Traps for Linux can now prevent known and unknown malware on Linux servers by leveraging WildFire threat intelligence and local analysis to analyze ELF files. When an ELF file executes on the host server or within a container on the Traps-protected host, Traps automatically suspends the execution until a WildFire or local analysis verdict is obtained. When the verdict is malware, Traps prevents the process execution and reports the event to the Traps management service. If the ELF file is unknown to WildFire, Traps can also upload it to WildFire for further analysis.
For compatibility reasons, malware analysis of ELF files on Linux servers requires kernel 3.4 and later versions released before February 4, 2019. Linux servers running other kernel versions will operate in asynchronous mode where the agent will obtain a verdict for the executed ELF file in parallel to its execution and terminate it if a malware verdict is obtained.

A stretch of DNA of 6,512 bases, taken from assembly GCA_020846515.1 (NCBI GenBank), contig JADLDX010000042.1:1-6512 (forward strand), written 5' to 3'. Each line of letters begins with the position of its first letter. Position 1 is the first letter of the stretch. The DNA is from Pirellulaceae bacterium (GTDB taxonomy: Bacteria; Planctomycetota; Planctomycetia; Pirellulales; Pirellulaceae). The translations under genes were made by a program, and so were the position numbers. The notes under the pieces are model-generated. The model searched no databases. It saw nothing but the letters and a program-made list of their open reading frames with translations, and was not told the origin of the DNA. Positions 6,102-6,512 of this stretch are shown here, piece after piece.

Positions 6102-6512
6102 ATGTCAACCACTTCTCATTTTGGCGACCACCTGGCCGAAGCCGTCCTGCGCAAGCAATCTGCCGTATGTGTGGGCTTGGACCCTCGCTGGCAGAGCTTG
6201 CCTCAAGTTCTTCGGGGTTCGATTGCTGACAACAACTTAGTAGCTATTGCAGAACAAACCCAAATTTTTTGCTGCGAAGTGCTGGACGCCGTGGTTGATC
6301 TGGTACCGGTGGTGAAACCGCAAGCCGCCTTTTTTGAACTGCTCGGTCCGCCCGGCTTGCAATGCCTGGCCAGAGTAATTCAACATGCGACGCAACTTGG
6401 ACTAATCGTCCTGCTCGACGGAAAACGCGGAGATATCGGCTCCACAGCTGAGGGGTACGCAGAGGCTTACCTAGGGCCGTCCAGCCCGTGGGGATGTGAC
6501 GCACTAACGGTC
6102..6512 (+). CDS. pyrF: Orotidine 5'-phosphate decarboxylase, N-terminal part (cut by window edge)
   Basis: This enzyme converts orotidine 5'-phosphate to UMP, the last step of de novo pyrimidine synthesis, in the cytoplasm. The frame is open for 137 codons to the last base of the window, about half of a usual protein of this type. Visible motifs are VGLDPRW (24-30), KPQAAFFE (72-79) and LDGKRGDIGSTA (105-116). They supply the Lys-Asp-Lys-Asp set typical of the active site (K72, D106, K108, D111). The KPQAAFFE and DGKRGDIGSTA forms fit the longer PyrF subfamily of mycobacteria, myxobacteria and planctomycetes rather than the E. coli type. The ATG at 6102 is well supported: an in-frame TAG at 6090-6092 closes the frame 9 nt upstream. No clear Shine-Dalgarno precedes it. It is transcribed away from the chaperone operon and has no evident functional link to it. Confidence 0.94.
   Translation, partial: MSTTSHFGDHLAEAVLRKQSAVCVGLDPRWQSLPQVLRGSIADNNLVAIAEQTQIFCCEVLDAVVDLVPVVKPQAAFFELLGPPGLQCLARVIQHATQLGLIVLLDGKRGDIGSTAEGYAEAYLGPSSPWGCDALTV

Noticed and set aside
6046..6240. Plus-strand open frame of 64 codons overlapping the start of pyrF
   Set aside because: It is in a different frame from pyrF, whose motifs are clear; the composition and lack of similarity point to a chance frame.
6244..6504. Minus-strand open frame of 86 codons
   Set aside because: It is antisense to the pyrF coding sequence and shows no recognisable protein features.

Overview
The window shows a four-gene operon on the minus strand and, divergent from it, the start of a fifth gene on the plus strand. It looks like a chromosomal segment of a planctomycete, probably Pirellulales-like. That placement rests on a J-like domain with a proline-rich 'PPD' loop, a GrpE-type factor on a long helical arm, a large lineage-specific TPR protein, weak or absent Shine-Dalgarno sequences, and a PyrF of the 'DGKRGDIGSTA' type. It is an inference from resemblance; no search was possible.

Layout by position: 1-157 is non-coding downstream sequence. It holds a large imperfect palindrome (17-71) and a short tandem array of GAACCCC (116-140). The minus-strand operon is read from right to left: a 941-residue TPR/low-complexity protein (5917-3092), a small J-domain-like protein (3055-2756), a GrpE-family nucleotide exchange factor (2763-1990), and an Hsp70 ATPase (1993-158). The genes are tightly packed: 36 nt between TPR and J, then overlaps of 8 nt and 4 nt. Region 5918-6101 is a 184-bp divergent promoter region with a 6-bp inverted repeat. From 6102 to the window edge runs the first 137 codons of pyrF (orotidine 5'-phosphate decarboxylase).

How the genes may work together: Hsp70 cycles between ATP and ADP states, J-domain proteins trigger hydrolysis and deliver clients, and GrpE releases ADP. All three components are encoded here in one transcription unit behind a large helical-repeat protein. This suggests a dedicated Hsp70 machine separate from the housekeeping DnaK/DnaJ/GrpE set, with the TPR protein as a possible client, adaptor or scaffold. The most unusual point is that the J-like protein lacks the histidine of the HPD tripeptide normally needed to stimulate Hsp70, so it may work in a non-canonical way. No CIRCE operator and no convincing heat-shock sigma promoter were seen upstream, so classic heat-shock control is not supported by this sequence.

Response Actions
(
Windows only
)
After assessing a security event on a Windows endpoint, you can now initiate new response actions to remediate the endpoint. The actions that are available depend on the type of security event.
  • Isolate Endpoint—Halt all network access except for communication with Traps management service.
  • Quarantine (and restore)—Limited to malware and grayware events for PEs and DLLs (you cannot quarantine Microsoft Office files containing macros)
  • Terminate Process—Stop the process on the endpoint. This action is not available for events that were the result of a scan (where the process wasn’t actually running) and for events where the process was already blocked per the policy.